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Novel Writing: Illustrative Details/Exposition
 
 
Novel Writing: Illustrative Details/Exposition


The wonderful concept behind books, is they allow readers the opportunity to come up with their own interpretations of the stories, and mental pictures of the characters, settings, and events.

The goal of a well-written novel is to place readers in the midst of the story, and on an intimate level with the characters.

A. Reach Out and Touch Readers

When reading a book that completely enthralls you to the point that it becomes impossible to put down, are you able to discern the specific elements that cause you to be so enraptured by the story?

For many people, it is the visceral response they derive from detailed passages, descriptive settings, and skillfully crafted characters.

As a writer, it is important not only to produce rich, descriptive passages and achieve an ever-expanding vocabulary, but to discover new ways to reach out and touch your audience.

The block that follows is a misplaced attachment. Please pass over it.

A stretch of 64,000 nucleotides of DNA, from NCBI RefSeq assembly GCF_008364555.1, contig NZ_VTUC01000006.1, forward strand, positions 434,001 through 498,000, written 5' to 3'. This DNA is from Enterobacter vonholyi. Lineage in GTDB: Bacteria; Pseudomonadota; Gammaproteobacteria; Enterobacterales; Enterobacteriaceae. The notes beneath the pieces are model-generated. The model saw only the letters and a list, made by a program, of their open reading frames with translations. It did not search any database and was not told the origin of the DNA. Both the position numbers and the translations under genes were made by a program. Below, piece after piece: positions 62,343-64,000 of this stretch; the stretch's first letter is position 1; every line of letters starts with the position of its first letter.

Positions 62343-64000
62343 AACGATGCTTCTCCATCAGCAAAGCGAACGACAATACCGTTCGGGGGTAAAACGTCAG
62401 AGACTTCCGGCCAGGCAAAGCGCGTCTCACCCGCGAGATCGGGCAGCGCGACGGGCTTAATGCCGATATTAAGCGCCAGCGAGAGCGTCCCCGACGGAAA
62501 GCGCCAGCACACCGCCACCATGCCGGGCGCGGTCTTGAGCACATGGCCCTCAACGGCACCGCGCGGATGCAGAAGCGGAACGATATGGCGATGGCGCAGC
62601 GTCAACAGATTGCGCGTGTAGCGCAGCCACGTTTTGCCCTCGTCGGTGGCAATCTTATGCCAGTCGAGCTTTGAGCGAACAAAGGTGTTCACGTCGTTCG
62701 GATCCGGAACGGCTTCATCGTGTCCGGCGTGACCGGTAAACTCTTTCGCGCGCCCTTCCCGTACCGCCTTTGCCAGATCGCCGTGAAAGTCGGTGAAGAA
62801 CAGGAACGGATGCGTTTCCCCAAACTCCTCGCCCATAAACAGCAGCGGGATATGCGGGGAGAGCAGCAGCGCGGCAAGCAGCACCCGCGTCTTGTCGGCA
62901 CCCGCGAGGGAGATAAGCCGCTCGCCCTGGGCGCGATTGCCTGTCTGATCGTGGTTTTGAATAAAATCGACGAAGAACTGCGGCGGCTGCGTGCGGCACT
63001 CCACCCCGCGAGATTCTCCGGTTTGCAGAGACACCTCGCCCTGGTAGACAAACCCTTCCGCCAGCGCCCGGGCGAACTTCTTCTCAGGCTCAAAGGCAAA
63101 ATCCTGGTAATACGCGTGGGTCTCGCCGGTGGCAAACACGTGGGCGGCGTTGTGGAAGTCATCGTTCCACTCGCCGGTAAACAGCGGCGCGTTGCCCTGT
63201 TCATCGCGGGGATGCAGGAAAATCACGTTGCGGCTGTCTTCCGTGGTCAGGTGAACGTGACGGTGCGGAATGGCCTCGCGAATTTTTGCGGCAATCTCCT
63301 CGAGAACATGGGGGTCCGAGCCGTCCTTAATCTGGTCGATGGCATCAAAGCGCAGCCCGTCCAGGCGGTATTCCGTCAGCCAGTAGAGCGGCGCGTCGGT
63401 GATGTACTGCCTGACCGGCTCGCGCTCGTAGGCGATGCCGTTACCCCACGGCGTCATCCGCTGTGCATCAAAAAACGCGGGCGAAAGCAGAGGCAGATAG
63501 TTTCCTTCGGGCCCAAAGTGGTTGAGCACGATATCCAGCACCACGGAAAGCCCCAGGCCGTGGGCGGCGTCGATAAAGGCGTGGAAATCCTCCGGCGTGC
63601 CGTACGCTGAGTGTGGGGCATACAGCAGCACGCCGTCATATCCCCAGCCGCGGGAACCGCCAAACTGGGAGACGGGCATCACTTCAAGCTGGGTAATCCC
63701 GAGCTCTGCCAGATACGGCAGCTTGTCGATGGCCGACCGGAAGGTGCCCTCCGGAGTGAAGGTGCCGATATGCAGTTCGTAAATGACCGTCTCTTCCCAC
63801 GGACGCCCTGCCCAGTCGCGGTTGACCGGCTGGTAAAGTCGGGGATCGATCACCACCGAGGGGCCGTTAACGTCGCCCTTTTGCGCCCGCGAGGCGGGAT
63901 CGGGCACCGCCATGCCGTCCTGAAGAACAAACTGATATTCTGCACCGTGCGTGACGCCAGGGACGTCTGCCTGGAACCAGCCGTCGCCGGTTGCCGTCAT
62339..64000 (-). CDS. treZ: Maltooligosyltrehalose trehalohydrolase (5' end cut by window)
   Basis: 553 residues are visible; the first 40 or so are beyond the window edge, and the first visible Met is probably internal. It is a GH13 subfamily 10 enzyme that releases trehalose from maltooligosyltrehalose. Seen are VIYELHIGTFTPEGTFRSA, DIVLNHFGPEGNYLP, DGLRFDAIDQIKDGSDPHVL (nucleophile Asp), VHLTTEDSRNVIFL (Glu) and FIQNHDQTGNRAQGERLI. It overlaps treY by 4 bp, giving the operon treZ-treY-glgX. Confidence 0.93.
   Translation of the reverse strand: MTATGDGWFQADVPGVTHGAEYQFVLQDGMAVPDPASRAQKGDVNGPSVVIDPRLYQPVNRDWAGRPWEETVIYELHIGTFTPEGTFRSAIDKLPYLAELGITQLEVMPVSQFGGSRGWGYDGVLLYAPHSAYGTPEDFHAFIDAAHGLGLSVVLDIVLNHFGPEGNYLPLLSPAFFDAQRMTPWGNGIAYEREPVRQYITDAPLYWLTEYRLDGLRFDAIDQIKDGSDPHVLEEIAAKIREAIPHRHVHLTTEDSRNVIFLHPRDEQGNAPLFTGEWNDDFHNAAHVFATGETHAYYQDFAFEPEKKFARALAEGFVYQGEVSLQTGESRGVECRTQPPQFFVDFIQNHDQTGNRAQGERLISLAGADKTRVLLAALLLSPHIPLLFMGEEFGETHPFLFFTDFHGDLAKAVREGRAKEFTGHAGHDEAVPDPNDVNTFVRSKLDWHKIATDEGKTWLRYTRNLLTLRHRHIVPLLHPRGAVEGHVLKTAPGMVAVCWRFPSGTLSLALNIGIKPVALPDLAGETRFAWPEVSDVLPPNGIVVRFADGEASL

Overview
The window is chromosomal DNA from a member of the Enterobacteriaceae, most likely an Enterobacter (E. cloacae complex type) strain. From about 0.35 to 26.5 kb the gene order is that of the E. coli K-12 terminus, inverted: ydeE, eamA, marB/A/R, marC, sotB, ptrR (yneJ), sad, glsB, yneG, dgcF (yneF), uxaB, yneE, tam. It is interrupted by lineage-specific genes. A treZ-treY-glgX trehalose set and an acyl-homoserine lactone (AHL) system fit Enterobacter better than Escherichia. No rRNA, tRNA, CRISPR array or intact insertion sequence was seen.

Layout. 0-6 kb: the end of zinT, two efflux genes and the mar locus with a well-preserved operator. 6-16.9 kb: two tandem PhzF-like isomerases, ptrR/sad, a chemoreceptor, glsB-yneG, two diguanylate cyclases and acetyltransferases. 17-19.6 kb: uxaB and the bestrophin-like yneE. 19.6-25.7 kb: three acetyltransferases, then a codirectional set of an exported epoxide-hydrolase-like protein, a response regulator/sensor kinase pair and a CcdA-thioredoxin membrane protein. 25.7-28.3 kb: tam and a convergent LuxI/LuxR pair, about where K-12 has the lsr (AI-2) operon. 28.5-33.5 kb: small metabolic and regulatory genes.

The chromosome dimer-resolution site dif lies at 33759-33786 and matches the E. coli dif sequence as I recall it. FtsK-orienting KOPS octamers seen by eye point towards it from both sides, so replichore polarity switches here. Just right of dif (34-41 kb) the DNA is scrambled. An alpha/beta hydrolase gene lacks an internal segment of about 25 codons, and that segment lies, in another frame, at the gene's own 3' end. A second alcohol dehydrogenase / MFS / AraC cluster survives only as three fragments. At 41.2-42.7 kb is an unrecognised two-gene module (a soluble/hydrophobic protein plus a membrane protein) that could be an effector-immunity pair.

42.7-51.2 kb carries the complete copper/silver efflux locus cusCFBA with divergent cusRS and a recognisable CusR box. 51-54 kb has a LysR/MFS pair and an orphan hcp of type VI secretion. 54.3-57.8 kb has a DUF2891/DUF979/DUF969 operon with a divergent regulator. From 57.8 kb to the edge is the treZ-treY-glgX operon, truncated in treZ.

Reaching out and touching, refers to the idea of becoming familiar with your readers, learning their preferences, and understanding their level of comfort.

Once you have gained insight into who your average reader is, you then can go about the task of creating stories that directly speak to their sensibilities. Note: This direct approach can help alleviate unwanted diversions from the story.

B. Figurative Language: Definition

By definition, figurative language is the string of images created in the reader's mind by the writer's choice of words and phrases. The term, figurative language, is a broad literary category that includes figurative imagery. Both can be used to enhance the reader's experience, setting the scene, and rounding out a character's personality.
They are often used to create clarity, make comparisons, and to add emphasis and freshness to the story.